Over the years I have heard now and again that I need to be the best blind person I can be, if for no other reason than I may be the first (if not only) blind person your average Joe or Jane might encounter. Some might say that it is my job to educate others about blindness, humanity, and living life by answering questions or providing demonstrations of my skills or assistive technology on the fly, no matter what kind of day I’ve had or what my plans are. While I do agree that politeness and courtesy go a long way, I personally think I should have the right to enjoy a cup of coffee without being approached and asked a thousand questions about how blind people cope with life, for two very important reasons:
1) I am NOT all blind people. My marital status, education, employment, life circumstances, hopes, dreams, and fears are entirely my own. Just because I have an overwhelming fear of ladders doesn’t mean the next blind chick shares that fear; just because my blind friend that I am hoping to meet for coffee attends university doesn’t mean that further schooling is my goal.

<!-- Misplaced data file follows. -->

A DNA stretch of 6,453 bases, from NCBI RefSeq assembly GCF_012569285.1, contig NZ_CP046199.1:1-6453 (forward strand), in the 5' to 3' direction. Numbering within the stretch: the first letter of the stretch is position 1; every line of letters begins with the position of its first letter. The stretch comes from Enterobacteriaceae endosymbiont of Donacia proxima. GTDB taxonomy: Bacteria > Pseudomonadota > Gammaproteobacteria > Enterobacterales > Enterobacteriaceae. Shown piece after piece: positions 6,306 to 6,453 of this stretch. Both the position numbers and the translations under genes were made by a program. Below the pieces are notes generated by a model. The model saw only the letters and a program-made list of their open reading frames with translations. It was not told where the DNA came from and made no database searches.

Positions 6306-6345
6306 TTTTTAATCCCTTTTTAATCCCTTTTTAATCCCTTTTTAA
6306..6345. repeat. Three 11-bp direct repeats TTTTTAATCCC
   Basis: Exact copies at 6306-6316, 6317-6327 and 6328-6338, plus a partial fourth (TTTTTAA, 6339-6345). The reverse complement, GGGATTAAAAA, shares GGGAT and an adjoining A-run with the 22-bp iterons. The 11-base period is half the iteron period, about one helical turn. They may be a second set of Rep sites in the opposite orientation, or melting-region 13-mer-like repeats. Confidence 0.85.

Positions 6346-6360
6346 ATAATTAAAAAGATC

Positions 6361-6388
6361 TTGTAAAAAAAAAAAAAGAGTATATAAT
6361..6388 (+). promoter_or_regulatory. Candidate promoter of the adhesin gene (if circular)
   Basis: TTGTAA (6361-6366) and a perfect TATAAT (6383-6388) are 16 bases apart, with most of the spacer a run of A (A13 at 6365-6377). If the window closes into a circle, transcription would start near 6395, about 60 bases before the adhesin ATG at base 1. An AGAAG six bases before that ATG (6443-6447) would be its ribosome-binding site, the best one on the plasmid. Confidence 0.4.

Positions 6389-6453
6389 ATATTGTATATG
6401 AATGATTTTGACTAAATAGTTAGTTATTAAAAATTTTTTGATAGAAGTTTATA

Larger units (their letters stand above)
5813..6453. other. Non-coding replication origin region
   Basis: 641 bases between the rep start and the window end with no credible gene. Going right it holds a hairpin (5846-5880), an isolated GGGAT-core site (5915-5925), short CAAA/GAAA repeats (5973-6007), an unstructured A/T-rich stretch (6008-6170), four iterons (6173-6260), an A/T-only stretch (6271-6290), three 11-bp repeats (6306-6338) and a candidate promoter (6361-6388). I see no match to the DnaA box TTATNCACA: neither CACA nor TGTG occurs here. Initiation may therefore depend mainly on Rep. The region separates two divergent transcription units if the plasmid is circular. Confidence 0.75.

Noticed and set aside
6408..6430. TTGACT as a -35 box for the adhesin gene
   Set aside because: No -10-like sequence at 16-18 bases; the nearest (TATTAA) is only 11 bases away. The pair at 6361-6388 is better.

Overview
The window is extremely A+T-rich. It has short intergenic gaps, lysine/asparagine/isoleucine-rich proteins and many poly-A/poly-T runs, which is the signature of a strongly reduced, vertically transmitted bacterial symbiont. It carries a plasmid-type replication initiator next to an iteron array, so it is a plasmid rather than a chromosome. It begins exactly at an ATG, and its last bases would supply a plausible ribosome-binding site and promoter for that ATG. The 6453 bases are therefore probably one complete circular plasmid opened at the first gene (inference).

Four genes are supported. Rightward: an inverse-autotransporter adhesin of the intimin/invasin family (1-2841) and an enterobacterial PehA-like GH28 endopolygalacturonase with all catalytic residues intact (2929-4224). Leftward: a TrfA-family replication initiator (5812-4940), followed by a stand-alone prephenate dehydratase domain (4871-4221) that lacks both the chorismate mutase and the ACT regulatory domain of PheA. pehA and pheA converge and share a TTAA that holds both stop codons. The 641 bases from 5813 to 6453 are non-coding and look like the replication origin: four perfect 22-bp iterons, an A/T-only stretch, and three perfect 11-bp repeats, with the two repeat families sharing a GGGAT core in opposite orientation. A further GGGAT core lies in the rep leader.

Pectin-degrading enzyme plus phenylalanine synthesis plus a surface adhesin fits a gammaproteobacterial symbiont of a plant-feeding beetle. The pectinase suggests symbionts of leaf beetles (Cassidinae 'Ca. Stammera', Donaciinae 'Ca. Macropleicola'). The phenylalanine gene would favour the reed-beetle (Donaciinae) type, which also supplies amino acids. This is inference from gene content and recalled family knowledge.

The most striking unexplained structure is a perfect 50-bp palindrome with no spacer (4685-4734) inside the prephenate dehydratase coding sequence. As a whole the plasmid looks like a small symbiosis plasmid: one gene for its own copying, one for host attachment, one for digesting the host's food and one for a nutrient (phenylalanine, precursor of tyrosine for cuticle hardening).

2) You wouldn’t routinely approach an able-bodied stranger at a Tim Hortons and start asking questions, would you? If so, then we’ll talk…
Last year, I contributed to my friend Meagan’s blog post on this very topic, waxing partially eloquent about how that ambassadorship role is just too unrealistic and heavy. Expecting me to be an ambassador for the blind is like expecting one woman to represent them all, or one police officer, doctor, or parent. We all know where that gets us: nowhere!
Sure, I’ve asked REALLY stupid questions of friends who use wheelchairs, are deaf, or live with chronic debilitating medical conditions. These are people I have met either online or in person, and we’ve struck up a conversation, generally about normal everyday things (politics, sports, work), and not random strangers who cross my path. I DO find the random approaches at bus stops or in coffee shops quite disconcerting, because it seems that all person X is interested in is the fact that my eyes don’t work. After whatever conversation we have, right or wrong, that person will take away what blind people are “really” like.